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Sudan’s military council, opposition agree on 3-year transition period4 minutes read

A final agreement on the sharing of power will be signed with the protest movement, within a day.

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Sudanese protestors celebrate after an agreement was reached with the military council to form a three-year transition period for transferring power to a full civilian administration, in Khartoum

Sudanese army rulers and protest leaders Wednesday agreed on a three-year transition period for transferring power to a full civilian administration, even as negotiations over a new sovereign ruling body remain unfinished.

The protest movement is demanding a civilian-led transition following 30 years of iron-fisted rule by now deposed president Omar al-Bashir, but the generals who toppled him have been holding onto a leadership role.

Talks between the two sides resumed earlier in the week but were marred by violence when an army major and five protesters were killed by unidentified gunmen at a long-running sit-in outside military headquarters in Khartoum. 

The two sides announced early Wednesday after nearly 12 hours of negotiations that they had reached an agreement on the transition period.

“We agreed on a transitional period of three years,” Lieutenant General Yasser al-Atta, a member of the military council told reporters.

Atta said a final agreement on the sharing of power, including the forming of the next ruling body — the sovereign council —  will be signed with the protest movement, the Alliance for Freedom and Change, within a day.

“We vow to our people that the agreement will be completed fully within 24 hours in a way that it meets the people’s aspirations,” Atta said.

He said of the transition period, the first six months will be allocated to signing peace accords with rebels in the country’s war zones like Darfur, Blue Nile and South Kordofan.

Protester Mohamed Abdullah told AFP that he was happy the way the negotiations had turned out so far.

“We will wait for tomorrow’s talks, but my only question is ‘Who will guarantee this agreement with the military council?’,” he said as thousands of demonstrators gathered for another sit-in overnight.

US blames army rulers

The army generals had initially insisted on a two-year transition period, while the protest leaders wanted four years.

Key negotiations however remain on the composition of the sovereign council, which will replace the existing ruling body made up solely of generals. 

The generals say this should be military led while protest leaders want it to be majority civilian.

After the forming of the sovereign council, a new transitional civilian government will be formed to run the country’s day-to-day affairs and would work towards having the first post-Bashir elections after the end of the transition period.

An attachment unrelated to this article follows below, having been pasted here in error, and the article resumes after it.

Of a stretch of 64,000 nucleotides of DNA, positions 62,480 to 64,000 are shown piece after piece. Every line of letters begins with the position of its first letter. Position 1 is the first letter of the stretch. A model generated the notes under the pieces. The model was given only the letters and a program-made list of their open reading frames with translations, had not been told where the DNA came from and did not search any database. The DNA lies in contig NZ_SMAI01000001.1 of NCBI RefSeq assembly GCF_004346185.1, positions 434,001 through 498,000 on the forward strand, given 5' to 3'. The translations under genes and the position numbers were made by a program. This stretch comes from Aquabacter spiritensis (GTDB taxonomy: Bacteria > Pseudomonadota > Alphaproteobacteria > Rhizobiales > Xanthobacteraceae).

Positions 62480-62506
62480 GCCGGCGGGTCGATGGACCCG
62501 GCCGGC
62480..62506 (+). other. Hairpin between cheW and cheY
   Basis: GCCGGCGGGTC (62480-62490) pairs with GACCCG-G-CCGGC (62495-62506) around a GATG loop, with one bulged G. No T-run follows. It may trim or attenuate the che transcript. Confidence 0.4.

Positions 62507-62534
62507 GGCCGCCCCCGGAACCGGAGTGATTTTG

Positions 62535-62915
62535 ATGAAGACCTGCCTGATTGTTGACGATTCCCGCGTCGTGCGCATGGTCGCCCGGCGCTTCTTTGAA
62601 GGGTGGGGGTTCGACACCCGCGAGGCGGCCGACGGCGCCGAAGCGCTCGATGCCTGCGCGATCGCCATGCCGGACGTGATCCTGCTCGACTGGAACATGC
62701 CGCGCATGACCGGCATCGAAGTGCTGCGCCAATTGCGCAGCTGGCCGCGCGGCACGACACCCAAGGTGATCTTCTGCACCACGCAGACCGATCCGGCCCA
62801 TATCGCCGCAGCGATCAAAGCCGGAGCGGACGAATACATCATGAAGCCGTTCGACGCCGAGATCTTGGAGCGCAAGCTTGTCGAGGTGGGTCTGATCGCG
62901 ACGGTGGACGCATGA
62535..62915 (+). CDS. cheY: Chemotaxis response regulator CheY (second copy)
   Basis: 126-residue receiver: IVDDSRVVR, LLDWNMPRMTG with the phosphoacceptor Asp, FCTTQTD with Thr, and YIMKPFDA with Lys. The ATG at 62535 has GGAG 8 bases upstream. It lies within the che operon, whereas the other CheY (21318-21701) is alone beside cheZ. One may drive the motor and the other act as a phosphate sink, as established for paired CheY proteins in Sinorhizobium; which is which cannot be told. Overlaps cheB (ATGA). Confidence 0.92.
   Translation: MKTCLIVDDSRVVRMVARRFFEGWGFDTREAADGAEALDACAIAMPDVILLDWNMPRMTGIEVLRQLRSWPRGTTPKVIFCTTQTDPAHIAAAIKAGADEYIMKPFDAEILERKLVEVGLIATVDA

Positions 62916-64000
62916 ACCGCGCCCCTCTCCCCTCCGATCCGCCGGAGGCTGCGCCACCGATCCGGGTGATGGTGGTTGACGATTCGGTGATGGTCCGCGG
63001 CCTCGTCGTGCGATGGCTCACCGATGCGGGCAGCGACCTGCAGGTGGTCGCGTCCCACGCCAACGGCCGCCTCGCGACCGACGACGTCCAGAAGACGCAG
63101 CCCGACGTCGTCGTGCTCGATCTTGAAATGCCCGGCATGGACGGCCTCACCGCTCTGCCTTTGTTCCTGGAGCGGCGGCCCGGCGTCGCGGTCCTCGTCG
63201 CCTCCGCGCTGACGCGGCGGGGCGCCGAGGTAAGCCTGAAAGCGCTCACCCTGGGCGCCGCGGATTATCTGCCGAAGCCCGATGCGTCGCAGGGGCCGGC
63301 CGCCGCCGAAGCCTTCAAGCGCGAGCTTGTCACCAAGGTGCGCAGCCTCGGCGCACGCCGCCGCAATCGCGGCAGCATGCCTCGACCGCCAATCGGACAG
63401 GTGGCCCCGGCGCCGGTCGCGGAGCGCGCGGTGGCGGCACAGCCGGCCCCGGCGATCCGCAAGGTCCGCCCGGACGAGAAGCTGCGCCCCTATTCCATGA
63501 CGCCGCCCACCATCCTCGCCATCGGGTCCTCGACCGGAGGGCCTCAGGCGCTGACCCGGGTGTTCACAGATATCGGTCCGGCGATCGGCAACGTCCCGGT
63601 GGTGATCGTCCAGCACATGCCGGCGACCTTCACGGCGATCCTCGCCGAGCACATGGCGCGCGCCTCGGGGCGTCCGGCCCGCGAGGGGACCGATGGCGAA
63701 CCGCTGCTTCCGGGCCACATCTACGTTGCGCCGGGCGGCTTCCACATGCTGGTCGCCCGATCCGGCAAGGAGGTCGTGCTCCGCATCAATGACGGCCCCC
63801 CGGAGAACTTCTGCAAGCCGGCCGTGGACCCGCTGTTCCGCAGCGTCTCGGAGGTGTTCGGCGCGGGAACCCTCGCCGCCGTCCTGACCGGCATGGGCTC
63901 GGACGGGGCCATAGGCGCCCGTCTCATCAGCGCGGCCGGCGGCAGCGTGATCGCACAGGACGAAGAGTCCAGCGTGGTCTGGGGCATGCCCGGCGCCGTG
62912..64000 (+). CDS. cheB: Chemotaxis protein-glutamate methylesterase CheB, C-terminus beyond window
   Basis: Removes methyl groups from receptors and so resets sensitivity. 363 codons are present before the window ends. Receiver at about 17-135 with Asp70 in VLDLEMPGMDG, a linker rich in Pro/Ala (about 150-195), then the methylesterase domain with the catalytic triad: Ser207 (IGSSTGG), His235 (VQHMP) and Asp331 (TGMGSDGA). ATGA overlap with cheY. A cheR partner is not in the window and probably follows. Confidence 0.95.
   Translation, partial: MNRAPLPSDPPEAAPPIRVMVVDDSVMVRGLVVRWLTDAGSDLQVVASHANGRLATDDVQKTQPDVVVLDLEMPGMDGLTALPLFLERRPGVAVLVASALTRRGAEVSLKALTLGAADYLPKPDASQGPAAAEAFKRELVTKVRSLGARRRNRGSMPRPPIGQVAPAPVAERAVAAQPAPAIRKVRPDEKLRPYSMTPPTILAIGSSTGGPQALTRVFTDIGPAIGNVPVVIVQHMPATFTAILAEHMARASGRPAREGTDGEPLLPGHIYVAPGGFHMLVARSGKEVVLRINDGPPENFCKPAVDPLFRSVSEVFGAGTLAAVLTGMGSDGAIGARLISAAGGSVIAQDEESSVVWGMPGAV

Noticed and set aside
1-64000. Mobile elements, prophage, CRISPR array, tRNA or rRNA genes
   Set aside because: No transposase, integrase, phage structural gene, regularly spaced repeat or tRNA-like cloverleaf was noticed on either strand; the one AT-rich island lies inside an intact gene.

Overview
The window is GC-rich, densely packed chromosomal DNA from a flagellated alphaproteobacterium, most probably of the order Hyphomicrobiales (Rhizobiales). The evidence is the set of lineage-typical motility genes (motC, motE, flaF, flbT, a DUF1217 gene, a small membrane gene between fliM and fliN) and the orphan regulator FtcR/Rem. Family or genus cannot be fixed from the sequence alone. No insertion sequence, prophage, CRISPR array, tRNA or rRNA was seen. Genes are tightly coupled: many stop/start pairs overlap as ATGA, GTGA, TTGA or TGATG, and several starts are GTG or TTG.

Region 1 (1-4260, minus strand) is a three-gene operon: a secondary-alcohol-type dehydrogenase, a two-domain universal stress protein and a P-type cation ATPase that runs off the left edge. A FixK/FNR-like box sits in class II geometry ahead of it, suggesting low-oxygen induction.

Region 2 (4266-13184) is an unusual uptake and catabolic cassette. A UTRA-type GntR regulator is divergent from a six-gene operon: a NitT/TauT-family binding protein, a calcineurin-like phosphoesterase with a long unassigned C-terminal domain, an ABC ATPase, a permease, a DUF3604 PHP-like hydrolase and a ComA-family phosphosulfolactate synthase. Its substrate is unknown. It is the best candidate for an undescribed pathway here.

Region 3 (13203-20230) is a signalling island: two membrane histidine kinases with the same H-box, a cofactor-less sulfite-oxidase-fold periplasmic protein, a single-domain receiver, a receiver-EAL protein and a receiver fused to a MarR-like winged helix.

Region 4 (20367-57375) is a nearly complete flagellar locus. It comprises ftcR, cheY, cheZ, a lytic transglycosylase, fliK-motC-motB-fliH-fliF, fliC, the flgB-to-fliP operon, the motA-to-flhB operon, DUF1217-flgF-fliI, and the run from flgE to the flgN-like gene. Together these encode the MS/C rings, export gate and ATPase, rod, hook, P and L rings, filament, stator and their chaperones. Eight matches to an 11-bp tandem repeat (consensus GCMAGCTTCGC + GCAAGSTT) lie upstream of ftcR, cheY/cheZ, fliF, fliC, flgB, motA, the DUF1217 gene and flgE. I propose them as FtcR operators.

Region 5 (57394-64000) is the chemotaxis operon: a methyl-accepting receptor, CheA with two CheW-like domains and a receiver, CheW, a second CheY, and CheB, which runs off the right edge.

Atta said that during the transition period parliament will be composed of 300 members, of which 67 percent will be from the Alliance for Freedom and Change and the rest will be from other political groups.

The Alliance for Freedom and Change meanwhile said the shootings on Monday were an attempt to “disturb the breakthrough” in talks.

On Tuesday, the United States blamed the army itself for the deaths.

They “were clearly the result of the Transitional Military Council trying to impose its will on the protesters by attempting to remove roadblocks”, the US embassy said on its Facebook page.

“The decision for security forces to escalate the use of force, including the unnecessary use of tear gas, led directly to the unacceptable violence later in the day that the TMC was unable to control,” it said.

‘Protect your homeland’

Protest leaders, who on Monday had blamed the remnants of Bashir’s regime and allied militias, changed their stand on Tuesday.

“We put the whole responsibility on the military council for what happened yesterday because it’s their direct responsibility to guard and protect the citizens,” Mohamed Naji al-Assam, a prominent figure in the movement, told reporters.

The latest round of talks which opened on Monday come after a break in negotiations that saw protest leaders threaten “escalatory measures” to secure their central demand of civilian rule.

The issue has kept thousands of protesters camped outside army headquarters around the clock ever since Bashir’s overthrow.

The sit-in has become the focal point for the protest movement, overtaking the near daily protests that had been held across Sudan while the veteran president remained in power.

But on Tuesday protesters in the capital’s twin city Omdurman also vented their anger on the streets. 

Protesters gathered in the Abbassiya and Al-Arbaa districts, just across the Nile from the capital, with many chanting slogans against the military council, witnesses told AFP.

“Protect your homeland or prepare to die!” the protesters chanted. 

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Politics

Court orders rearrest of Lesotho ex-first lady in murder trial

Maesaiah Thabane is suspected of orchestrating the shooting of Lipolelo Thabane, who was gunned down outside her home in the capital Maseru.

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Former Prime Minister of Lesotho, Thomas Thabane (L) and his wife Maesaiah Thabane sit at the Magistrate Court in Maseru, Lesotho, on February 24, 2020. AFP

Lesotho’s Court of Appeal has ordered the rearrest of former first lady Maesaiah Thabane after revoking her bail on murder charges over the killing of her husband’s estranged wife in 2017.

The 42-year-old was charged in February after police quizzed her on the brutal murder of former Prime Minister Thomas Thabane’s wife two days before his inauguration.

She spent one night in jail, after which Lesotho’s High Court freed her on a 1,000 maloti ($57) bail, according to AFP.

“The decision… is set aside and the bail petition is remitted back to the High Court to be determined by a different judge,” Court of Appeal president Kananelo Mosito ruled on Friday.